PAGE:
Elderly would receive more care, remain in community with bill backed by Hirono
Hawai’i’s U.S. Sen. Mazie K. Hirono joined colleagues in introducing a bill that would expand access to longterm care, enabling older adults and people with disabilities to receive quality care while remaining in their communities.
The Better Care Better Jobs Act would enhance Medicare funding for home care, helping many of the 650,000-plus people on waiting lists nationally receive care in the setting of their choice, according to a news release.
Millions rely on Medicaid home and community-based services and hundreds of thousands are still waiting to receive the support they need, Hirono said in the news release.
“By expanding HCBS services, this bill will enable more people in Hawaii and across the country to access the care they need in home and community-based settings,” she said. “In Hawaii, the Better Care Better Jobs Act would create almost 1,500 new home care jobs, raise wages for care workers, and make it possible for over 3,000 family caregivers to return to the workforce.”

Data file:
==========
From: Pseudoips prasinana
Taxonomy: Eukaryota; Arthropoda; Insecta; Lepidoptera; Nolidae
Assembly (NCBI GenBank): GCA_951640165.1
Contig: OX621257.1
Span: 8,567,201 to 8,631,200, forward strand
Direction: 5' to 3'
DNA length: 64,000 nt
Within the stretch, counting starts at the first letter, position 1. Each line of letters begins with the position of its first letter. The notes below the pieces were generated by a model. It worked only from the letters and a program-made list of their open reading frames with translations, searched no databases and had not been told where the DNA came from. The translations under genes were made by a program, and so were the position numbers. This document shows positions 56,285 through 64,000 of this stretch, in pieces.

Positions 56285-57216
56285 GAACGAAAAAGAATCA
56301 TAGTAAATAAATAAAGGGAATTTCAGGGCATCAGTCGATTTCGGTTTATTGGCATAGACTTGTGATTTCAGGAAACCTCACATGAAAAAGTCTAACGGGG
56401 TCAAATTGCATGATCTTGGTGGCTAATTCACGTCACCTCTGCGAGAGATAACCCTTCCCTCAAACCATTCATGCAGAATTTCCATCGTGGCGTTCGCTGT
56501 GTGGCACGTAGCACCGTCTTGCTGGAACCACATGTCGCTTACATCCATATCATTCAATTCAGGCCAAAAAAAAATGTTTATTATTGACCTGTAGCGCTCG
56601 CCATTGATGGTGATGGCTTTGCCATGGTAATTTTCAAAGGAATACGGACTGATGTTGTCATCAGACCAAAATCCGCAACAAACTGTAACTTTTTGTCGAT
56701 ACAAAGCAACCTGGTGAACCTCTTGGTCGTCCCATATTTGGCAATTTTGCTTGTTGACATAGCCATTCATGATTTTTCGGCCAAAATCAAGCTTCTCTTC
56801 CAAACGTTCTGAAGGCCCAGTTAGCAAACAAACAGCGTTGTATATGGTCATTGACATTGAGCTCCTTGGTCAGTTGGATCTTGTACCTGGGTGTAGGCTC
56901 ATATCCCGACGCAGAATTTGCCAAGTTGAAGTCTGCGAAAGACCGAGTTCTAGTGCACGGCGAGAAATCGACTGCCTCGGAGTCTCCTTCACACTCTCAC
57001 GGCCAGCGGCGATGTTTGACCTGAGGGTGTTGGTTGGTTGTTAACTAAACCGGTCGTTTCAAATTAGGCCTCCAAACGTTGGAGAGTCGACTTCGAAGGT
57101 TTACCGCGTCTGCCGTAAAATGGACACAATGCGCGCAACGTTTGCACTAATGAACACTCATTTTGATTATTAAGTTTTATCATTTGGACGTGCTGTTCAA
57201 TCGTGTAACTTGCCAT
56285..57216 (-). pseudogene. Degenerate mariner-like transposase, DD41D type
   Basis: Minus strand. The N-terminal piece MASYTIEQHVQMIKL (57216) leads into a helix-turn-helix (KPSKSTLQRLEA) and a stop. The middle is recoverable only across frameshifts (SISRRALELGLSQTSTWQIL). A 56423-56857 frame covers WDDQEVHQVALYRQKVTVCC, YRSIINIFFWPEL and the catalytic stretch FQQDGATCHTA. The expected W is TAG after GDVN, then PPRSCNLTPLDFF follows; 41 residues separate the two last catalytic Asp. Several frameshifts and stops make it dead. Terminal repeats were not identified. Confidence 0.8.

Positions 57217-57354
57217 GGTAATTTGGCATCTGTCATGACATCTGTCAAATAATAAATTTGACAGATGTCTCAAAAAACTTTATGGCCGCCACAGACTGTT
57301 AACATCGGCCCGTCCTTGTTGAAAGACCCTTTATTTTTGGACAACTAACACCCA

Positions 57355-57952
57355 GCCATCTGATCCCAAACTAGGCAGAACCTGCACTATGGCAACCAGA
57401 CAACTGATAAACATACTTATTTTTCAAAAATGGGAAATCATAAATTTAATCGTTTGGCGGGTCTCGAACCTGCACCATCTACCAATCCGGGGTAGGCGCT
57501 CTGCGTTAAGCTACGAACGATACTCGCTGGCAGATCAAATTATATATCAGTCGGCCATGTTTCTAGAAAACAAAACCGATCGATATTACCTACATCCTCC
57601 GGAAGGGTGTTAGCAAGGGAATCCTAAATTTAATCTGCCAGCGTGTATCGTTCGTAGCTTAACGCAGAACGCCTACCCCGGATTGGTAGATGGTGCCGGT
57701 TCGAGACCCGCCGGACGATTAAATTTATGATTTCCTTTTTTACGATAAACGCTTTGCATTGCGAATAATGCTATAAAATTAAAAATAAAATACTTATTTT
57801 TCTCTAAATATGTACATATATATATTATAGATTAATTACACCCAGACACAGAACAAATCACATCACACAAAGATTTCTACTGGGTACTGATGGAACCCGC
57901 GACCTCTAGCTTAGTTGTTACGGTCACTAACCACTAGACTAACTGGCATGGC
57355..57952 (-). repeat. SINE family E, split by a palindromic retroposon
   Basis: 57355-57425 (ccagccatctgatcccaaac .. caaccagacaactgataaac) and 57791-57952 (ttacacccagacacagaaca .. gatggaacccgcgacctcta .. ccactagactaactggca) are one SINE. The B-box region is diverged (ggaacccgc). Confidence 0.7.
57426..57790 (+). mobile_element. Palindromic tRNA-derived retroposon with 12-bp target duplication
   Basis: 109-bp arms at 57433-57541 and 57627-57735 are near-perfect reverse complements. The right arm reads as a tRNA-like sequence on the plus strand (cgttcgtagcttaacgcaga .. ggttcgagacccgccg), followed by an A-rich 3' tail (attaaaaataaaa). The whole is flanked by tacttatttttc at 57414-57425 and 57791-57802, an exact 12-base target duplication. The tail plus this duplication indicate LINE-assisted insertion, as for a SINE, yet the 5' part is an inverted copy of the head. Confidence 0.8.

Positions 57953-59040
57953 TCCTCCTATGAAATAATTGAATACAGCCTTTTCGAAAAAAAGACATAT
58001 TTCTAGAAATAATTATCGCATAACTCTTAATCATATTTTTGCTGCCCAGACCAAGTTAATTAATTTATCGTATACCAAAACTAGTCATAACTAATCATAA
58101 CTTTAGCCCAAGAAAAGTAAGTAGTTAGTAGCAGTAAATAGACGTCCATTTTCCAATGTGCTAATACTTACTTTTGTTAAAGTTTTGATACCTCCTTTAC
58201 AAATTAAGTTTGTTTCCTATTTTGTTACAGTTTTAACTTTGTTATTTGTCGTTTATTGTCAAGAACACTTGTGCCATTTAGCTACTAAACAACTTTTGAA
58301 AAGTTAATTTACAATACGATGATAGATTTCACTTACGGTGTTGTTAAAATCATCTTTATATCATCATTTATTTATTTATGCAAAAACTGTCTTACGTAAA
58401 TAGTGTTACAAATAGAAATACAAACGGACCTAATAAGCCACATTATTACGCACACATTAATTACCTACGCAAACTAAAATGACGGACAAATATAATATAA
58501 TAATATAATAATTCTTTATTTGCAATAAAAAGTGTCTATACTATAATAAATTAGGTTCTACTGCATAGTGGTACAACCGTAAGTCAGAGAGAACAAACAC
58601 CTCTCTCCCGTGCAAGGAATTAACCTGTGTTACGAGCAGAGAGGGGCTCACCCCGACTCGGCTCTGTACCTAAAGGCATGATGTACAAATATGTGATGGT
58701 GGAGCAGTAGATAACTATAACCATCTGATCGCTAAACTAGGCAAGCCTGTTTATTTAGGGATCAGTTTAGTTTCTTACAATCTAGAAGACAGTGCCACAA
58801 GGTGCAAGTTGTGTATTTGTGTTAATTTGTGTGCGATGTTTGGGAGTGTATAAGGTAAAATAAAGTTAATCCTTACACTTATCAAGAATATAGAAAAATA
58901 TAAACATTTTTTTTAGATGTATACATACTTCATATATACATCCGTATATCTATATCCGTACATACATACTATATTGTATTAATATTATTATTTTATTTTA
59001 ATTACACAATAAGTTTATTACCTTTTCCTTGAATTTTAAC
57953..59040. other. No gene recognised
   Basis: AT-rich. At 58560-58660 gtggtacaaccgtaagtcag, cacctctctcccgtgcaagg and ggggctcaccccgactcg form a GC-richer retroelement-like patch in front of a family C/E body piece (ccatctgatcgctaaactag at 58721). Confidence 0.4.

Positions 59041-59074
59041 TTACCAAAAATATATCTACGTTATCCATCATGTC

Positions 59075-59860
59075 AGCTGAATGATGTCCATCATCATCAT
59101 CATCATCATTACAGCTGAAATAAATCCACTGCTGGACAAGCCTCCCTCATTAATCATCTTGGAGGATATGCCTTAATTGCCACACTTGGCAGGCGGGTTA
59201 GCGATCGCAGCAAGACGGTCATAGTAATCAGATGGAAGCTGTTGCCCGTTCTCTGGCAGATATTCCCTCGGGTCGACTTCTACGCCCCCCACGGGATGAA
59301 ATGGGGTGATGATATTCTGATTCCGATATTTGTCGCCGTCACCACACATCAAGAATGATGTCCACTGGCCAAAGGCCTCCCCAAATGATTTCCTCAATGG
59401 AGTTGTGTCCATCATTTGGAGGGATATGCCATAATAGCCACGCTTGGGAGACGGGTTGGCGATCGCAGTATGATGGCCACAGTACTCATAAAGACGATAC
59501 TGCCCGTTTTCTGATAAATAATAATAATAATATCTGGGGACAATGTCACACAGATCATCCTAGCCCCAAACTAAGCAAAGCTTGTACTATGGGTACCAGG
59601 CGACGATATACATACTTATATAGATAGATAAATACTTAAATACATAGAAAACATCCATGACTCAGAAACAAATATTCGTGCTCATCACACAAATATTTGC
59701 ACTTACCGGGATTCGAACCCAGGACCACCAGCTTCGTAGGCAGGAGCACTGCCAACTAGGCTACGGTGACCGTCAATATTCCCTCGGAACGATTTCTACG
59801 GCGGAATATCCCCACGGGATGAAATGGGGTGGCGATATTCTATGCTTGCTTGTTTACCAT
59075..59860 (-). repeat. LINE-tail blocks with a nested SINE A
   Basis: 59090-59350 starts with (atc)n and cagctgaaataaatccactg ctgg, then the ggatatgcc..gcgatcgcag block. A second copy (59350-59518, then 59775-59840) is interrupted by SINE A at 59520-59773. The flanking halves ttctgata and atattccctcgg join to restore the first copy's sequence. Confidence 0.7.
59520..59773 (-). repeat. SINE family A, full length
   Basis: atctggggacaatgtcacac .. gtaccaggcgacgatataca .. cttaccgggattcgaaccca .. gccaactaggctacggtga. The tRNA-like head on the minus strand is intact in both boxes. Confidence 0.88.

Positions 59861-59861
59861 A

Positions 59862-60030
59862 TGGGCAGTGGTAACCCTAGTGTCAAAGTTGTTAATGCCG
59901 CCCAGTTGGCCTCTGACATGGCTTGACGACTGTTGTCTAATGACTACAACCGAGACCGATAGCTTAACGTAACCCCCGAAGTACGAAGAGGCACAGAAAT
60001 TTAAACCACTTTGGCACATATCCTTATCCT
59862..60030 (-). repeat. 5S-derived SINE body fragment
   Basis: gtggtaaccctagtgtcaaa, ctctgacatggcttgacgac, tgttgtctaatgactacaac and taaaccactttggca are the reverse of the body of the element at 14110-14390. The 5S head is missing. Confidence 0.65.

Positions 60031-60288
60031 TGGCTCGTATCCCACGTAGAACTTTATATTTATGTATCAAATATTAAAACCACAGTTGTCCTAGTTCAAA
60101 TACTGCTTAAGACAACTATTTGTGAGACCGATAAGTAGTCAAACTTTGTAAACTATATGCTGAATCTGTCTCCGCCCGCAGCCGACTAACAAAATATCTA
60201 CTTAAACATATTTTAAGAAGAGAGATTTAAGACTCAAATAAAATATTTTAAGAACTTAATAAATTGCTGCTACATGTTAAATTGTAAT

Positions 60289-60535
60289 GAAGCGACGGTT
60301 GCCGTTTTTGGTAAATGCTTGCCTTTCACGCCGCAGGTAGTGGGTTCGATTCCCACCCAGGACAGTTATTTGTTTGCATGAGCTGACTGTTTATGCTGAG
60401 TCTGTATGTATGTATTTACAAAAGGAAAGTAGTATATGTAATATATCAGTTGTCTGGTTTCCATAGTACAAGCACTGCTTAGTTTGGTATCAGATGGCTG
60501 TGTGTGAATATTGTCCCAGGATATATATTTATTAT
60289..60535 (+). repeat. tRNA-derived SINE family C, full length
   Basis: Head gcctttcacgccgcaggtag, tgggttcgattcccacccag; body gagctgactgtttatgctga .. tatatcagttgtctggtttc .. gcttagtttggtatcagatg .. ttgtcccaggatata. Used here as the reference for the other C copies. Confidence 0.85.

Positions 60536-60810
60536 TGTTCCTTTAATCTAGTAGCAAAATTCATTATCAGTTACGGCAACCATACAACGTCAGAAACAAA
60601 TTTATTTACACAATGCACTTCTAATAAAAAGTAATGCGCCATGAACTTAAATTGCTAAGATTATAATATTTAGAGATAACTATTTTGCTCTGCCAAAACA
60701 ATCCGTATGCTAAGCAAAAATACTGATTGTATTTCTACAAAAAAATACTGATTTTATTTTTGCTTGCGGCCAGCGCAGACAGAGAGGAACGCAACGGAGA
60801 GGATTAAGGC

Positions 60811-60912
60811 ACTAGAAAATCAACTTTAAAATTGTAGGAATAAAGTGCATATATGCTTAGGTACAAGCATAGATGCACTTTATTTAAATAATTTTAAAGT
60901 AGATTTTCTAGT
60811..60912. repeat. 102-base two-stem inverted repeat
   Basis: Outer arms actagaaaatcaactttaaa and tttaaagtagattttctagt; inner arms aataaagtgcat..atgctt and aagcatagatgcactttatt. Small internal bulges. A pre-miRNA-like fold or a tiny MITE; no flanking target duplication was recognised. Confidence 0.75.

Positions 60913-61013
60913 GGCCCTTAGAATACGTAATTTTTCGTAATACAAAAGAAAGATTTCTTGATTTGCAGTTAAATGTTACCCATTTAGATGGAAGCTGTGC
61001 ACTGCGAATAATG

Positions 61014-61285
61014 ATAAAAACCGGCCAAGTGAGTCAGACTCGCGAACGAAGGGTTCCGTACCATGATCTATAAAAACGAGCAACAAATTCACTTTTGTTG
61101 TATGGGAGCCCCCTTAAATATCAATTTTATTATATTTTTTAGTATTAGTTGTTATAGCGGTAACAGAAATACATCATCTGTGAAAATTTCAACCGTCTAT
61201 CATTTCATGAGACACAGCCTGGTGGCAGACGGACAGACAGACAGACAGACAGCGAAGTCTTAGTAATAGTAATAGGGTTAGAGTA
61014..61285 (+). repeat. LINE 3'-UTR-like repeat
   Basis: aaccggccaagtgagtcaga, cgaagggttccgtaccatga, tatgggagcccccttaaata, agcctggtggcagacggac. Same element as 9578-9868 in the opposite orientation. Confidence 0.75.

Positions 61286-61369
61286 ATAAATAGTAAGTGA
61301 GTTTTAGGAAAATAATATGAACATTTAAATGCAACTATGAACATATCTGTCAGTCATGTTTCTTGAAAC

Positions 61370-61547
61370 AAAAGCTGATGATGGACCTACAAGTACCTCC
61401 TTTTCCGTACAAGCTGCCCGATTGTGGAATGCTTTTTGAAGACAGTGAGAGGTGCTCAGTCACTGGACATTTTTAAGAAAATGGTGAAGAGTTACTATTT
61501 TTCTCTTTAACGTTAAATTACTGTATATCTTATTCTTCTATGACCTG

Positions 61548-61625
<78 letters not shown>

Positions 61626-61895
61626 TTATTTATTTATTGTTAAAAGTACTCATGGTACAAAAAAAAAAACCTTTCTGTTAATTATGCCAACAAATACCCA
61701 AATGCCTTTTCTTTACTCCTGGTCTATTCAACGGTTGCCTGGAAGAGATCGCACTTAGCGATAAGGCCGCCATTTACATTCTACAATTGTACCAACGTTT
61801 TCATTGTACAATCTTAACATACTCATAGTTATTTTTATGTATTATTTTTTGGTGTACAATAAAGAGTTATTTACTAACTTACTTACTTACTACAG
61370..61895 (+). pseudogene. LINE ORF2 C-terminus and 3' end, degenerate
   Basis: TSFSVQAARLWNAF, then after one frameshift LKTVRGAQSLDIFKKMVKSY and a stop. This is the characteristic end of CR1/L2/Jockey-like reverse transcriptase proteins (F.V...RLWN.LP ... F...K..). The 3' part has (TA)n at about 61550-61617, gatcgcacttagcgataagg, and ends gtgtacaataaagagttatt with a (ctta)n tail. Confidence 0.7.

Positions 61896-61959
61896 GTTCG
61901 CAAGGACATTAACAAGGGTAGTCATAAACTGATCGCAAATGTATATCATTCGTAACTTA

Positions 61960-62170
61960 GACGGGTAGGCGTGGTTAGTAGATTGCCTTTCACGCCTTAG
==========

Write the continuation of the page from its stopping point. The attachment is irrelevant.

The legislation, led by Sen. Bob Casey (D-PA), would also strengthen the caregiving workforce, improve quality of life for families and boost the economy by creating good-paying jobs.
The COVID-19 pandemic highlighted the need to ensure that all Americans have the option to receive quality, long-term care in the setting that meets their needs and preferences, and the vast majority of Americans prefer to receive such care and support at home, the release said.
While all states provide coverage for some home care services, there are significant variations and gaps in coverage due to varying eligibility and benefits standards.
The home care workforce — a majority of whom are women and people of color—earn a median wage of $13 per hour with few or no benefits while providing life-sustaining care. Roughly 18% of these workers live in poverty. This results in exceptionally high annual turnover rates, estimated to be above 60%.
The Better Care Better Jobs Act would increase payment rates to promote recruitment and retention of direct care workers, increase wages, and develop and update training opportunities. The legislation would provide support to the Centers for Medicare & Medicaid Services to conduct oversight and encourage innovation to benefit direct care workers and care recipients.